In these unusual times, casual observers impressions of the Spokane-area economy and where its headed could vary dramatically depending on what business receptions they attend or what corporate executives they lunch with.
While the manufacturing, technology, and wood-products industries here continue to struggle to stem already substantial declines, market sectors such as real estate, finance, and security are flourishing.
Some business executives and economic-development experts here attribute the sharply split market partly to historically low interest rates and investors pursuit of safer harbors for their money. Heightened safety concerns that arose following the Sept. 11 terrorist attacks also arguably have lifted some business sectors. A worry in some quarters, though, is what happens when interest rates rise and the other catalysts propping up some industries here begin to wane.
I think this is kind of an unusual time, says Mark Turner, president and CEO of the Spokane Area Economic Development Council. It would suggest to me that were not in a classic recession, affecting all businesses across a broad spectrum. It is kind of an uneven economic environment.
Technology and telecommunications businesses are continuing to experience a shakeout locally, he says, while some business-service sectors appear to be holding their own.
Its sort of every industry for itself, Turner says.
Dave Black, a principal with the Tomlinson Black Group of Cos., one of the Inland Northwests largest real estate conglomerates, and CEO of Tomlinson Black Commercial Inc., says, There is a real dichotomy going on in the economy right now. Its palpable enough, he says, to make him hesitant at times about telling other business people how well Tomlinson Black is doing.
We had a record year in our commercial brokerage, a record year in property management in terms of new accounts, and a record year in home sales in 2002, and are up again so far this year, he says. Its been really good.
Black adds, Theres a real balanced market between buyers and sellers now. In commercial, because of the mixed economic scene, we have a lot of people doing a lot of things. Many people are buying investment real estate as well, including lake properties that they have concluded are a better value than leaving their money in the stock market or sticking it in a checking account, he says.
Ive refinanced almost all of my properties in the last year, he says. I just think the lower interest rate has really fueled a lot of real estate activity. I think the real estate market is going to remain good even if interest rates start to edge back up.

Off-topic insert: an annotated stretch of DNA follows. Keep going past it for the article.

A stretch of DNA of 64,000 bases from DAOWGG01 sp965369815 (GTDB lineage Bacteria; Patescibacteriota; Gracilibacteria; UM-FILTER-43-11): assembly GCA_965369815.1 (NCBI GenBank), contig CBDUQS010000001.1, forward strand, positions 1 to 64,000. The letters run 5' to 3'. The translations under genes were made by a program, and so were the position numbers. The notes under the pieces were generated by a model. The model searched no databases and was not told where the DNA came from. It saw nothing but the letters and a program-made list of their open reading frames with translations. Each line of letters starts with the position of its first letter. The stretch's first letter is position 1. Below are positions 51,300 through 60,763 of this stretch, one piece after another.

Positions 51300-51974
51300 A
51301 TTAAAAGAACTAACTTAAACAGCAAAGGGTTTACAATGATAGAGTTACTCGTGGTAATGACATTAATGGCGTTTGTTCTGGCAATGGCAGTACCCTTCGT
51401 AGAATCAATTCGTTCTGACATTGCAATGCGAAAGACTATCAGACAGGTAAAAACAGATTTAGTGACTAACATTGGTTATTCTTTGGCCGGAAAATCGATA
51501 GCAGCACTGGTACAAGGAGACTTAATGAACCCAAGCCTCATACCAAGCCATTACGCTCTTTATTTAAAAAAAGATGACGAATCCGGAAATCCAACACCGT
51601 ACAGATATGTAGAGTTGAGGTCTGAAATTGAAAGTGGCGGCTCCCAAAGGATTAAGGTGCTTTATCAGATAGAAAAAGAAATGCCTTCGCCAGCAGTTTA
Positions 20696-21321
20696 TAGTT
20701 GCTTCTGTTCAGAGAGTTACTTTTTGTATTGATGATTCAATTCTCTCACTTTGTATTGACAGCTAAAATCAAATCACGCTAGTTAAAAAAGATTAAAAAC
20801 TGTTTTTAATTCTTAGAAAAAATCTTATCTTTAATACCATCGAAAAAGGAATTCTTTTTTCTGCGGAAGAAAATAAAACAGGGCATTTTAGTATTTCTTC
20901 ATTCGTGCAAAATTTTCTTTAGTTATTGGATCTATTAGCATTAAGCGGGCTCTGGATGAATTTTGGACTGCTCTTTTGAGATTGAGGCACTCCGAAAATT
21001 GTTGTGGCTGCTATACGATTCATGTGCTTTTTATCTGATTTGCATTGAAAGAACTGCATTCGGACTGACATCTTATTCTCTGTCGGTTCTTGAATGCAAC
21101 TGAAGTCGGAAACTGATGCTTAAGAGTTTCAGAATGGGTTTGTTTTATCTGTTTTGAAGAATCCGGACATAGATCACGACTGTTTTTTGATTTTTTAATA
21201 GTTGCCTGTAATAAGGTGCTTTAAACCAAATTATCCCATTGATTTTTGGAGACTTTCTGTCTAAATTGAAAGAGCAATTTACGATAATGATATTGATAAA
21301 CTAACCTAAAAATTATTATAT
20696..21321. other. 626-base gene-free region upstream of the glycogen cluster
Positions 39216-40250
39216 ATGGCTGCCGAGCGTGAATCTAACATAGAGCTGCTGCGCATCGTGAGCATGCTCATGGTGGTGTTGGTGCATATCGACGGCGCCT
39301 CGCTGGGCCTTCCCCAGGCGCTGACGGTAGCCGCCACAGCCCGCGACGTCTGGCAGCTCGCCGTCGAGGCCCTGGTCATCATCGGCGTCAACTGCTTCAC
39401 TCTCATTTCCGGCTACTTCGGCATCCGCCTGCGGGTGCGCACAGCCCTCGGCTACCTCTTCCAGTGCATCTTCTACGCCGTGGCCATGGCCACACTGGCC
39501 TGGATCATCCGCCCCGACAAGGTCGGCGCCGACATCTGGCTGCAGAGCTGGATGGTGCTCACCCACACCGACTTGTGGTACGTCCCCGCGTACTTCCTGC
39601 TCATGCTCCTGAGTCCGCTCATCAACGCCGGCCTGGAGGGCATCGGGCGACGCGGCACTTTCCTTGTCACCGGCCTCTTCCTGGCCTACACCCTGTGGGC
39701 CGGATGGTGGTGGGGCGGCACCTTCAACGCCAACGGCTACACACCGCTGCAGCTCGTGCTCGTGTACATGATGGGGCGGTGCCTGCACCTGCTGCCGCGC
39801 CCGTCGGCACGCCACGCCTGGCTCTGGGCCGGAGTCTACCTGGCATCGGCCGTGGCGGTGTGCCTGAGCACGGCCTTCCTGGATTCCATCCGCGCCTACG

Revenues at Kiemle & Hagood Co., another big Spokane-based commercial real estate and property management concern, are up 20 percent over last year and pretty much on a record pace, says Tom Quigley, the companys president and CEO.
The investment side of what were doing is particularly strong. Its the favorable relationship between interest rates and capitalization rates that have made real estate an attractive investment again, he says. Capitalization rates are the discount rates used to determine the present value of a stream of future earnings.
Leasing and management have been terrific for us, Quigley says. Office remains for the most part the weakest; retail is pretty good.
Historically, we have not seen the interest rate implications weve seen today, Quigley says. The rush of money hasnt been there that were seeing today. Our biggest challenge is getting our hands on product.
In the security industry, Spokanes Argus Services Inc. has been a shining star. It now employs about 1,000 people in eight Western states, with an additional 100 to 400 temporary employees working for the company at any given time. It opened an office in Phoenix in February, and has tentative plans to open offices in Albuquerque, N.M., and Las Vegas later this year.
Jeannene Kurtz, Argus director of sales, says the company is continuing to grow, but that its growth rate has shrunk because many of its clients have been forced to tighten their budgets due to the slow economy.
Were fortunate to say we are healthy financially, and were maintaining and growing, when many companies are not, she says.
Phil Kuharski, a longtime economic observer here, says, Its really surfaced what were all about here, and what were about is the health industry is big time here, and banking, and finance, and insurance. Whats hurting is the manufacturing, fabrication, and assembly.
He says, There is a split. Its a split to some degree thats going on nationwide and statewide. Its a metamorphosis, if you will, that may be much more long-lasting and consequential than what we might be prepared for or like.
Were getting to a point where manufacturing is almost a non-issue in Spokane, Kuharski says. Its going to become less and less of a percentage, and well be looking at more and more service kinds of jobs.
In contrast, Pete Stanton, chairman and CEO of Spokane-based Washington Trust Bank, says he regards the current economic dividewith some sectors continuing to prosper in the face of a protracted recessionas sort of a short-term unsustainable phenomenon.
It cannot be sustained if the basic industries cannot turn it around, he says, citing manufacturing, retail, agriculture, and wood products as examples.
In his own industry, for example, the sheer volume of real estate transactions resulting from historic low interest rates has really been a boon for the banks, Stanton says. Refinancings will slow down at some point, however, and people will stop borrowing money if they dont begin to see some signs of an economic rebound, he says.
From his own vantage point, Stanton says he sees very few sectors that are doing well, despite some isolated examples to the contrary, and senses a lot of continuing apprehension about when this economy is going to turn around.
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